It was certainly a dark summer of contemptuous relationships with mothers. (laughs)

CS: I really loved “Another Happy Day” so what was Ellen Barkin like to work with?
Great. She’s sort of the epitome of a powerhouse when it comes to the female actors of our time, and working with Ellen is like doing a merry jig with a mythical beast or something.

CS: Some could say that about Tilda, too, because she’s a force as well. Did working with her prepare you as an actor and make it easier to take on Ellen?
I would say that both of those roles and both of those stories had their own intrinsic challenges and struggles within them, but Tilda was certainly amazingly helpful in showing me this very direct and immediate way to let yourself fall into roles and into characters and into stories. She has an uncanny ability to naturally allow herself to just fully embody the character on a dime, and just to be in contact with that was a very informative learning experience for me. She was before I knew her and she is now and will continue to be I’m sure just a wonder to me, an indescribable force to be reckoned with time and time again.

CS: At one point a couple of months ago, your name was mentioned to do a role in “Akira,” which you then turned down, so how do you decide what to do next?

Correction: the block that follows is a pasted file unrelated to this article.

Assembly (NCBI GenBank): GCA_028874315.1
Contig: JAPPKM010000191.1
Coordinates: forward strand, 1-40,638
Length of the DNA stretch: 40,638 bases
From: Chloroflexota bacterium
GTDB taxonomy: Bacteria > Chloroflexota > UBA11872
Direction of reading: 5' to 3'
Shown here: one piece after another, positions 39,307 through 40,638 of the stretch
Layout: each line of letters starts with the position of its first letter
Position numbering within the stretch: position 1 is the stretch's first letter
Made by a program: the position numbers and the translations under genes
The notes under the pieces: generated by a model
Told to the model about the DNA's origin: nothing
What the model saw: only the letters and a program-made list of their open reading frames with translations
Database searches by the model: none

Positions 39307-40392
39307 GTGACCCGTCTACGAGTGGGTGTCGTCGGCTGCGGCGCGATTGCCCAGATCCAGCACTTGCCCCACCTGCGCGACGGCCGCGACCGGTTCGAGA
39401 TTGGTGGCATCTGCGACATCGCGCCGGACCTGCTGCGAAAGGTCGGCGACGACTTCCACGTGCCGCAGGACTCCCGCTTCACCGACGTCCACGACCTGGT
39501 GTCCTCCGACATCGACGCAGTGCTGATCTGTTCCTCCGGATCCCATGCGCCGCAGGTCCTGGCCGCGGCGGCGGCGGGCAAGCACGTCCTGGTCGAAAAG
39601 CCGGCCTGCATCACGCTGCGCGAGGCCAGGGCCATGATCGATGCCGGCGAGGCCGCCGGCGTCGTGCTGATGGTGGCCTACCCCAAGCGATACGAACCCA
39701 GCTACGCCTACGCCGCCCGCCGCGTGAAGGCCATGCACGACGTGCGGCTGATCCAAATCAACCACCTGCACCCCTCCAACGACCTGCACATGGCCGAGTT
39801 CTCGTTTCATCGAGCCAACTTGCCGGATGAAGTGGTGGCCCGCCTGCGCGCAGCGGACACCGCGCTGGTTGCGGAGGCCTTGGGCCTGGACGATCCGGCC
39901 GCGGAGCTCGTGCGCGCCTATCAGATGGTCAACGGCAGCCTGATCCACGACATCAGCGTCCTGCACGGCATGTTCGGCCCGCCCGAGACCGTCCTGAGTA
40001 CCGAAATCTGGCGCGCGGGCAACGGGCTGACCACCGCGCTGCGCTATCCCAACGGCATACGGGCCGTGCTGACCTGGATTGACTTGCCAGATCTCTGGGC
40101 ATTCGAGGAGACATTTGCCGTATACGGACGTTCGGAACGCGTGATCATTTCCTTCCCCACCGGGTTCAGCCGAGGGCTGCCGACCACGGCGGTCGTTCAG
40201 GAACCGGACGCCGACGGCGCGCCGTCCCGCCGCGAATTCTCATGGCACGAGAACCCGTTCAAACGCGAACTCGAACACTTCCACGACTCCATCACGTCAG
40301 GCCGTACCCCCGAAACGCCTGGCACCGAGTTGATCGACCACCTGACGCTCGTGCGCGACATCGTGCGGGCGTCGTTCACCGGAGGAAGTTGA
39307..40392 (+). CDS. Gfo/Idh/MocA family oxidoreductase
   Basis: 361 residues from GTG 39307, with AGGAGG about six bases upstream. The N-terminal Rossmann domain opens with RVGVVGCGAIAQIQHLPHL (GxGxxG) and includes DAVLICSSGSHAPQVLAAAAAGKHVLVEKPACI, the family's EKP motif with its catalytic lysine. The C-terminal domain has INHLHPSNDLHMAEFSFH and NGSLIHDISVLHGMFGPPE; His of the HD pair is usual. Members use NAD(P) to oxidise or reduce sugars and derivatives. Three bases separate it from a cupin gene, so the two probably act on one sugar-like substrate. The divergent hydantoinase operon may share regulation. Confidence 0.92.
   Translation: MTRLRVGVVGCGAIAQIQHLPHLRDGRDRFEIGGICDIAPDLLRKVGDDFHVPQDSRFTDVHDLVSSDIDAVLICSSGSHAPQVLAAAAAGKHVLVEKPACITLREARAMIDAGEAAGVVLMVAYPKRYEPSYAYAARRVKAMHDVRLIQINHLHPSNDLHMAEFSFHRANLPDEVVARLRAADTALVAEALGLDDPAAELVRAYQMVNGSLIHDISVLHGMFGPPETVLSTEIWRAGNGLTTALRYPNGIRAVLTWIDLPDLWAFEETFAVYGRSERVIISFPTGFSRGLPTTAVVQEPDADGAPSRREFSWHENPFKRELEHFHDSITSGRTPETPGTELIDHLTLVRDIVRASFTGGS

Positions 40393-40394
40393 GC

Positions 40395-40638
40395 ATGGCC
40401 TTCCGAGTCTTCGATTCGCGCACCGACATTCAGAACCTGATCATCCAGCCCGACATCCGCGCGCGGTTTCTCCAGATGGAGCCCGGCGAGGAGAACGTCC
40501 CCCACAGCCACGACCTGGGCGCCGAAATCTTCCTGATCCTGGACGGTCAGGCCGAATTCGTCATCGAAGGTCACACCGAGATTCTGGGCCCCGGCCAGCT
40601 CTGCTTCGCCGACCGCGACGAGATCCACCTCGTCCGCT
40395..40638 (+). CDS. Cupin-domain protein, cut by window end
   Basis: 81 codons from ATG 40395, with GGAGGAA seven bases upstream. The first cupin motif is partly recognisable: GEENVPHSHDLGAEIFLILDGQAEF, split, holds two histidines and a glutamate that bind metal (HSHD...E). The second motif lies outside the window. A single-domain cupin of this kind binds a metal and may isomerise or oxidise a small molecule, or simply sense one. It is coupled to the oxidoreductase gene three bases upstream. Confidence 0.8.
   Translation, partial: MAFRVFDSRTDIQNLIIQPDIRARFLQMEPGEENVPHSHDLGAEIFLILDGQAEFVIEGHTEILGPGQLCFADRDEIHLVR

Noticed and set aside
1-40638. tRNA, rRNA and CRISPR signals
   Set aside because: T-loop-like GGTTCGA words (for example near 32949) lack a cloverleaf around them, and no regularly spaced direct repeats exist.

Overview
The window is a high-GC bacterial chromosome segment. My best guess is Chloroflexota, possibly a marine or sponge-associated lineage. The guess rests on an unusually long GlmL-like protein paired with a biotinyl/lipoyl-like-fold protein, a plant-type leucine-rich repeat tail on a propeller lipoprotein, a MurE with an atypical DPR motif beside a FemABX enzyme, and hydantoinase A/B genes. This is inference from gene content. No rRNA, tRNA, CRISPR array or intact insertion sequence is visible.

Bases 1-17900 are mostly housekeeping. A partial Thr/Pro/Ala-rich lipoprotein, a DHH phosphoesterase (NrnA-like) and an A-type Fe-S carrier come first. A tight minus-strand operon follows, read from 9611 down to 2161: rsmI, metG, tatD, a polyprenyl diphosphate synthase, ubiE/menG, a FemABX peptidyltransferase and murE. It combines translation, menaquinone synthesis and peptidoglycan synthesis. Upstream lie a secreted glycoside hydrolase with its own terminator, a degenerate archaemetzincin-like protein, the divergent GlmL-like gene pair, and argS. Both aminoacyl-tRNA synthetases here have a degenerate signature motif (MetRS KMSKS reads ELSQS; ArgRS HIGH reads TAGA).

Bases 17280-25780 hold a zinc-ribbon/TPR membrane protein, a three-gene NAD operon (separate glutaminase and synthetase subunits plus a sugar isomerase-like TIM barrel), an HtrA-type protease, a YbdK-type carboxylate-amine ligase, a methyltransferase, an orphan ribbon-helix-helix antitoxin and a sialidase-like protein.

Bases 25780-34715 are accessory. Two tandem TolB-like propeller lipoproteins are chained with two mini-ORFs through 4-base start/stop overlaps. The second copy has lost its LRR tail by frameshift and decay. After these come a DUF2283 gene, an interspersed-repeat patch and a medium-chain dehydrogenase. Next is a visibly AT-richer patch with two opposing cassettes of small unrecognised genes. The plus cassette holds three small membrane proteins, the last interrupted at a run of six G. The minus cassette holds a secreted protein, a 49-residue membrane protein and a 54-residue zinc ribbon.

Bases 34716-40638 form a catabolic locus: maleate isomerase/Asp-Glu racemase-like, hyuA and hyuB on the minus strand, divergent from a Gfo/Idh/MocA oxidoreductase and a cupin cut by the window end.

You know, it’s sort of a strange process of decisive instinct where I’m reading scripts and trying to be patient in my waiting for a role that will speak to me in a way that I feel is honest and a story that sort of naturally compels me like “Kevin” or “Another Happy Day” or “Being a Wallflower” did. There are no specific mechanics, there’s no scale for me to use in making that decision. It’s really a matter of feeling and my feelings when I read a script do tend to be rather strong and particularly in the moments when I find a role that I feel is right for me and within or happily challenglingly just beyond my imagined grasp. That sort of reading experience will sort of bind me to the material just in the time that I read the script, so really, I’m just reading and then awaiting something that’s quite a pure feeling.

CS: Any idea when “Perks of Being a Wallflower” might be seen? Is that going to be doing the festival circuit next year?
I think Summit will be releasing it to the world in the spring, and I think April is the perceived date, and I’m very excited to know what that experience has evolved into as far as a film. I’m very eager to see the product of what for me was just a very magical time.

We Need to Talk About Kevin opens in New York City at the Angelika Film Center and Lincoln Plaza on January 13 and in Los Angeles at the Arclight on January 20.